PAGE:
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Broadcasting Schools Strike a Balances between Creative and Commercial Skills Are you enthusiastic about broadcast production, including television, film or radio? Then Radio Broadcast program offered by Centennial College is the choice for you. What you require for be a part of this program? – Well, minimum qualification required is an Ontario Secondary School Diploma (OSSD) or equivalent, or a mature student status (19 years of age or older) as well as an English Grade 12 C or U (minimum grade required) or equivalent, or skills assessment. As part of the application process for the admission in broadcasting schools, you will also be required to attend a session where you will need to take a test on Broadcast and Film Writing and submit either a portfolio that demonstrates your ability to tell a story (two examples of media work that you have authored. Media work includes video, audio, digital images and TV/film scripts) or a resume that includes media related experience plus two letters of recommendation. This three-year program has gained a repute of having trained some of the Canada’s best writers, directors, producers, production crewmembers and studio executives for the broadcasting and film industry for the past 30 years. As a result, the broadcasting school has earned quite a respect in the industry. “The students coming from Centennial, with whom I’ve worked and hired, are better prepared than most entry level personnel. They understand the importance and role of communications through broadcasting and film. Centennial gets students ready for the workplace,” says Stephen Montgomery, a line producer. The base of Stephen’s observation is the fact that you’ll experience wellrounded knowledge and acquired both the creative and technical skills you’ll need for a film, television and radio broadcast. The film producer and television broadcast training provides you a chance to explore this realm and create new and original story ideas during which you’ll learn how to prepare, manage and carry out the creative production and the development process to realize your unique creative vision. Some of the exclusive courses offered by broadcasting schools, include: Media Theory, Workplace and Issues; Tools and Processes for Communicators, History of Broadcasting, Camerawork, Radio Production, Editing, Filmmaking for TV, Cinema and Multi-Platform; Essentials for Screenwriting, On-Air Promotions, Broadcast Career Management, and more. Moreover, the students get hands-on experiences, during which you learn apply what you have studied during the classroom sessions of the radio broadcast and TV production training. For example, you have access to Centennial College’s Wallace studios, which is an HDTV broadcasting studio with extensive digital film abilities. This studio is not only utilized for practice but gives you a chance to work on student-made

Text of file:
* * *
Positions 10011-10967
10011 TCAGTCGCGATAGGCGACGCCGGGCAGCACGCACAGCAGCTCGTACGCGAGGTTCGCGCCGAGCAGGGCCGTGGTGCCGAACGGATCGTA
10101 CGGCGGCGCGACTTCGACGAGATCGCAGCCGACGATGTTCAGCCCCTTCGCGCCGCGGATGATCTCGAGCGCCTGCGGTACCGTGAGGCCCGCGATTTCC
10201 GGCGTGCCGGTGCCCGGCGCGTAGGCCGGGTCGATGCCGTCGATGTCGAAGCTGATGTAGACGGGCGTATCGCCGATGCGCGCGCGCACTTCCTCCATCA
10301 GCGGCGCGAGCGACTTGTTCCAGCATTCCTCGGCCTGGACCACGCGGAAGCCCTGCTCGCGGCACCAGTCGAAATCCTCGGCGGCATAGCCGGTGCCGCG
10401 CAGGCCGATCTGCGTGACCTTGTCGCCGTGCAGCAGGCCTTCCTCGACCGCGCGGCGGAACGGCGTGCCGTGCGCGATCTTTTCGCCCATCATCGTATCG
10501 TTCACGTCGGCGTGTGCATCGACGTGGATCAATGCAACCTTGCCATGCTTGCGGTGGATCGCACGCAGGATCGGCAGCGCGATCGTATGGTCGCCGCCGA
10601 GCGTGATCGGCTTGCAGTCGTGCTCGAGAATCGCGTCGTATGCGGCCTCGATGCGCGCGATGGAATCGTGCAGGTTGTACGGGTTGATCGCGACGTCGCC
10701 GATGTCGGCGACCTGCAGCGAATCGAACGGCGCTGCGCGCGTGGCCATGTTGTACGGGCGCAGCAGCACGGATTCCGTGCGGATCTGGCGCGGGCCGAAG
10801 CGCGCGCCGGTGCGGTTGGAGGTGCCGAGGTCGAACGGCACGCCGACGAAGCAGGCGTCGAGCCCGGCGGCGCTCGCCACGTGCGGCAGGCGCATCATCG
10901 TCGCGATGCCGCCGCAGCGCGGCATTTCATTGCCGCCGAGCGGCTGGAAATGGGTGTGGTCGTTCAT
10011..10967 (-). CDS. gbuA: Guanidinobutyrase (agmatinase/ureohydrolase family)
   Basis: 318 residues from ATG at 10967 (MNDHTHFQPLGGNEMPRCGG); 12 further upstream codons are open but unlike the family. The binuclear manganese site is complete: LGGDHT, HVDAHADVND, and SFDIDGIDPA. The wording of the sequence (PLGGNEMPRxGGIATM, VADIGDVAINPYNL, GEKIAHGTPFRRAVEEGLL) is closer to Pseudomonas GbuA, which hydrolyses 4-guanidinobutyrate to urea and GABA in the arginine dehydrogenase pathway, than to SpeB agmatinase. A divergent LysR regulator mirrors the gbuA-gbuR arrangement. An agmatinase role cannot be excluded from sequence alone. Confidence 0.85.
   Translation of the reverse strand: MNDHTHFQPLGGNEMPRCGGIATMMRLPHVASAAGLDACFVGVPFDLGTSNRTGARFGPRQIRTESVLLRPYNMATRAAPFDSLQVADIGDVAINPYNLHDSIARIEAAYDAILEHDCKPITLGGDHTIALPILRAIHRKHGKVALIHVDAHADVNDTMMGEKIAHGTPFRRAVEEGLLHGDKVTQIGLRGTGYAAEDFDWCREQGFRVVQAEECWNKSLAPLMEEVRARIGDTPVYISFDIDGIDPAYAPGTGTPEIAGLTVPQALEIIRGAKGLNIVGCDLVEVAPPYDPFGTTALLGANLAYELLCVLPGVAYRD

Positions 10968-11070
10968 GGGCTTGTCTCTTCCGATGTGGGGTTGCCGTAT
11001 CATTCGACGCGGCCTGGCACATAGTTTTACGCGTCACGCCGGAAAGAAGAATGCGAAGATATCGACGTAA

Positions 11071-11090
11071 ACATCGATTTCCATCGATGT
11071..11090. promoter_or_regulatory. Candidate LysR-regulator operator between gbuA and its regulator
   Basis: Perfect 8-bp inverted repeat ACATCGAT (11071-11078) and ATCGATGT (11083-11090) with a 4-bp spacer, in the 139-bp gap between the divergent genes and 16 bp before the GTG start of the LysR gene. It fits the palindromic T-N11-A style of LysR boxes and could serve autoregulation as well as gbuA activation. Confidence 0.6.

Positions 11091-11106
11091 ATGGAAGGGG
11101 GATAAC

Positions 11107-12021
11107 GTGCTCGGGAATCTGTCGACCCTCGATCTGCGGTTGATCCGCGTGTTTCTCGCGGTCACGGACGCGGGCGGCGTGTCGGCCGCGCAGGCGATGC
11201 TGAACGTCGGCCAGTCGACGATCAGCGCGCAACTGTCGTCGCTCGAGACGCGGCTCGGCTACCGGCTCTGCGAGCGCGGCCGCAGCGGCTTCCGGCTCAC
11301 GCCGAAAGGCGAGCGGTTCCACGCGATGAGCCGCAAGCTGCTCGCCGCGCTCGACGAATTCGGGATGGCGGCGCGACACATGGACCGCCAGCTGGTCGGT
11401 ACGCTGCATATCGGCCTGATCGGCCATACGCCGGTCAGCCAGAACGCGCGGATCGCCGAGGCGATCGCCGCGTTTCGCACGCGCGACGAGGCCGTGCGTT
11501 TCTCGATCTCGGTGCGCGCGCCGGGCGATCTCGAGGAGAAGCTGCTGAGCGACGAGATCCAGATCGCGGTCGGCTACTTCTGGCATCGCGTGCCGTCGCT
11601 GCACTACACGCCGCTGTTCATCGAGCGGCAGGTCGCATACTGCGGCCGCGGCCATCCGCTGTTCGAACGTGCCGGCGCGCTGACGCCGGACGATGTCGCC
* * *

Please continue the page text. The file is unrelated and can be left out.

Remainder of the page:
films, a student-produced newsmagazine TV show that airs live and online, to further television broadcast training. The final practical aspect is a 15-week industry field placement at place such as CBC, Chum Television LTD, CTV, Global TV News, MTV Canada /CTV, Sun TV, and more. This is during this placement you can implement your theories into to real life situations and gain new lessons from established broadcast production professionals. In order to qualify for placement, students participating in film producer training and television broadcast training must meet specific requirements. Upon graduation from the broadcasting school, you may be get yourself employed into radio and television stations, including specialty channels; commercial sound and video production companies; corporate video houses; and feature and series film producers. For More Information Visit centennialcollege.ca


Broadcasting Schools Strike a Balances between Creative and Commercial Skills